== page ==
If there is one thing that a large number of entrepreneurs and sole proprietors seem to know, it is graphic design. Norfolk has a large number of graphic designers, and yet several companies still seem to think that graphic design is little more than making something look good by adding some colors, maybe a border, maybe an image (hey, why not Just insert some Clip Art?) and then Robert is your mother’s brother, you are a graphic designer!

Who should pay those expensive studios for providing unnecessary graphic design? Norwich has several graphic studios of varying skill and experience, and even this shows that there are many people so sure of the idea of ​​graphic design, and the fact that it seems so easy that anyone can do it, that almost everyone is doing it. That, with studies being created by people with little experience other than a quick trip to PC World, a quick installation of a graphics program, and ordering a few business cards.

So if graphic design isn’t as easy as some people seem to assume, what are so many people missing? Many companies seem to overlook the need for professional graphic design, thinking that by doing everything in-house, they are demonstrating a remarkable ability to adapt to any marketing need while saving a ton of money.

But what is it that they are overlooking?

The fact is that graphic design is an incredibly diverse business that covers just about every imaginable aspect of a business’s marketing and communications.

To begin, let’s take a simple example and see how some companies approach the challenge and how a graphic designer might approach it. Let’s say you’re putting together a brochure and you’re planning the cover. It should have a title at the top of the first page, so write something short and catchy.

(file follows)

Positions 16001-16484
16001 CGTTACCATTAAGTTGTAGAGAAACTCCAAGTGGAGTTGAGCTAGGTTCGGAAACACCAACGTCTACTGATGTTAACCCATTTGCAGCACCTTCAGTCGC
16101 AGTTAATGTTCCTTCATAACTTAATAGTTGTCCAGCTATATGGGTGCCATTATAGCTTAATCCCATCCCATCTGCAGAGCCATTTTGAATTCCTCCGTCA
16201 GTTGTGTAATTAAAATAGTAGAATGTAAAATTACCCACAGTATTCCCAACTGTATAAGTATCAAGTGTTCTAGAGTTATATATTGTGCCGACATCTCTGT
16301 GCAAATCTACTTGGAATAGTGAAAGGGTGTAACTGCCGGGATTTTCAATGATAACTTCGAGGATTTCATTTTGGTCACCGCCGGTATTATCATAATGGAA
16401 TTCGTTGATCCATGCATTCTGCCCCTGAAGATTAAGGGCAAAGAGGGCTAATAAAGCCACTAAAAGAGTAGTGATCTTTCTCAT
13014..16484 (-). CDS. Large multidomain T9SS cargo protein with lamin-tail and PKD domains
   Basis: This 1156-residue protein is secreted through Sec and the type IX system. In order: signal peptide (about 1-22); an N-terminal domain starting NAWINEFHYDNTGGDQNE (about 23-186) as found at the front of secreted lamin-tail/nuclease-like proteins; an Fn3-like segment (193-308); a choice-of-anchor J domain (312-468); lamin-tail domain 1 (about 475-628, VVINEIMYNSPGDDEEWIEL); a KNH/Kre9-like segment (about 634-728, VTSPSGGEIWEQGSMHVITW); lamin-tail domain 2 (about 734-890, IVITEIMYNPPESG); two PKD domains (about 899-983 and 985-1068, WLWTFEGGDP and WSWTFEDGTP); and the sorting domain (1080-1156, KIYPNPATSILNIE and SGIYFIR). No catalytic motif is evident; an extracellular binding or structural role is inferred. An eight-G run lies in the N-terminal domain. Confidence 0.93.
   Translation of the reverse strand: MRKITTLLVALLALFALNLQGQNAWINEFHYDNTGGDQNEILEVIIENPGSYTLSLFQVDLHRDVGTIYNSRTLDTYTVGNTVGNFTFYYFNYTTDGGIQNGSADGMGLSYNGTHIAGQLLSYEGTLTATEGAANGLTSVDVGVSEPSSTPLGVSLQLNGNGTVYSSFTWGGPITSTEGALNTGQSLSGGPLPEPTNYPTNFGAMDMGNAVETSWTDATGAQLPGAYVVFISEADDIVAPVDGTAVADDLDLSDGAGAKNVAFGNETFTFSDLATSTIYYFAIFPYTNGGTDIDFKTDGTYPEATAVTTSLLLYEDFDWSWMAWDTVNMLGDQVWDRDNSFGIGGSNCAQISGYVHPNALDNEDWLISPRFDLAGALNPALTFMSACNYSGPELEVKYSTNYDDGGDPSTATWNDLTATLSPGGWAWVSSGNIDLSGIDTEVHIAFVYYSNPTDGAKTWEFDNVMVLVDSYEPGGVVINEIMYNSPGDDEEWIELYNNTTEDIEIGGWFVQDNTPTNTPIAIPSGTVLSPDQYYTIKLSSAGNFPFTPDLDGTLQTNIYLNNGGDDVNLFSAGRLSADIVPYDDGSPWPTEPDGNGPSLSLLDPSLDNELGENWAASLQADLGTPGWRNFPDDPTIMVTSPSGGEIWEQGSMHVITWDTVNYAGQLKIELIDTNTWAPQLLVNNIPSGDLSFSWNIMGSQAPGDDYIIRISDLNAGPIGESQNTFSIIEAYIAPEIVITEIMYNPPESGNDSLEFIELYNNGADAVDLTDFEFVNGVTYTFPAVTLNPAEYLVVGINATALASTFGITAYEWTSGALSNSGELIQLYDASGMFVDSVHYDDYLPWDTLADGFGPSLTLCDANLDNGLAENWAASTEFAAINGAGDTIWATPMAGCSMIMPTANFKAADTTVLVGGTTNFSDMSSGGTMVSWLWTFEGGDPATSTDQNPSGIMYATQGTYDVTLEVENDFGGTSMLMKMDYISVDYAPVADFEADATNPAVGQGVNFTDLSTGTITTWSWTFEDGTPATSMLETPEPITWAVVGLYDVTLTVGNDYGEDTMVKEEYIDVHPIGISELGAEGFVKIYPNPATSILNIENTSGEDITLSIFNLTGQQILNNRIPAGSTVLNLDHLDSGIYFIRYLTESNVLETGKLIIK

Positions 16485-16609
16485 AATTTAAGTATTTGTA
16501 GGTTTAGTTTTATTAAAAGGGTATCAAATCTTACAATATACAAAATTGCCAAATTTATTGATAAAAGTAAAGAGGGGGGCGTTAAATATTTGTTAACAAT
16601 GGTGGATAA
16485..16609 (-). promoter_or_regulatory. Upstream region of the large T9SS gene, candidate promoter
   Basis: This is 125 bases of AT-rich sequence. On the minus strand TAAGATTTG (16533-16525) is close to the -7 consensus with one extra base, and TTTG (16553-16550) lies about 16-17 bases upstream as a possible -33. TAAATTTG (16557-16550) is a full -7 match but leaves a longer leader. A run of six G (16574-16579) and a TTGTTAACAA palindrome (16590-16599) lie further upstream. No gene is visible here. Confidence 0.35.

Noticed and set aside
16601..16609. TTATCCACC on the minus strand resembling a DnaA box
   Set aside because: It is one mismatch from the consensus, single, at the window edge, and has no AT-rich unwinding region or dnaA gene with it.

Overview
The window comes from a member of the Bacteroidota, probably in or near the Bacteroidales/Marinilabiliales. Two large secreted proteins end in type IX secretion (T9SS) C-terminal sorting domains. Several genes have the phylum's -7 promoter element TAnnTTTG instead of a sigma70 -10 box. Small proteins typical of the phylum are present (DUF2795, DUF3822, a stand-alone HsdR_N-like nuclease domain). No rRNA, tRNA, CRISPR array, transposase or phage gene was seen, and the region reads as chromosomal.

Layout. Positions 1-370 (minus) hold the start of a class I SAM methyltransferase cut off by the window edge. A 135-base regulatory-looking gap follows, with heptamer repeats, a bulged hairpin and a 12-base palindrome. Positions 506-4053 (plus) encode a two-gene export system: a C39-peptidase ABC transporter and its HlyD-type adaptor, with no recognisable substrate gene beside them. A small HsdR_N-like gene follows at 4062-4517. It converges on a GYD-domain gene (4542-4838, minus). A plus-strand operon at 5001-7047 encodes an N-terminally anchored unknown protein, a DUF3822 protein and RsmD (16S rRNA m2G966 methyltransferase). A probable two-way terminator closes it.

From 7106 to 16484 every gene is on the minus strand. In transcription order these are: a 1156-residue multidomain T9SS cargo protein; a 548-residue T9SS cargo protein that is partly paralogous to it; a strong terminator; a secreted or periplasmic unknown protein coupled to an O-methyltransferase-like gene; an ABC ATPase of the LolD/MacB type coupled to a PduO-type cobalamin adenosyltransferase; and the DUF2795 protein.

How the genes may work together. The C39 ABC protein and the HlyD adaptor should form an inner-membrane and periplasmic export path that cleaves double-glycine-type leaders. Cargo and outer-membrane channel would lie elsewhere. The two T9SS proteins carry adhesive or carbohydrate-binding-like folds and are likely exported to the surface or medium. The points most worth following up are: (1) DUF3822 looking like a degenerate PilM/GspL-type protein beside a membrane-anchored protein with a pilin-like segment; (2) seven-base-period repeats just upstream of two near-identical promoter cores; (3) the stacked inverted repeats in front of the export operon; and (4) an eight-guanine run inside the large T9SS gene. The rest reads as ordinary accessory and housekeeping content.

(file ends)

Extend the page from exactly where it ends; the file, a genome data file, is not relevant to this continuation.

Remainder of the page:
You feel like it should be very clear, so you write it in capital letters. Then you put it in bold and perhaps think about the contrast of the color of the writing with the color of the background. Then you start thinking about the rest of the brochure cover. Maybe a large image and maybe a few overlapping images or notable words or prices?

This may sound very familiar to you. Certainly, those schoolchildren tasked with creating a brochure before their biology class with Mr. Perkins will find it very familiar. Sadly, it won’t accomplish much.

Far from attracting sales and enhancing the image of the company, it is more likely to give a very amateur impression to an increasingly demanding and more skeptical audience.

So how would a graphic designer approach it differently? They almost certainly wouldn’t even begin the design process until they had explored the business itself, appreciating what its values ​​are, its goals, what makes it different from other businesses, which is its target audience, why are they trying to reach that audience and what they are trying to achieve by using the brochure.

Simply having a “drive sales” goal is invariably not a good thing. To be successful, it is important to have a very specific goal in mind. The more specific the goal, the more likely you are to achieve it. It’s a bit like shooting an arrow with a bow. Without a target to aim for, your arrow could really go anywhere. Maybe hit a tree. Maybe that’s a good thing; maybe it’s not.

But with a goal to aim for, you may not get it the first time, but with practice, dedication, research, and preparation, you will get very close. This is why a graphic designer values ​​research and understanding first. Then they will take all the assumptions you made and every oversight and think about it carefully.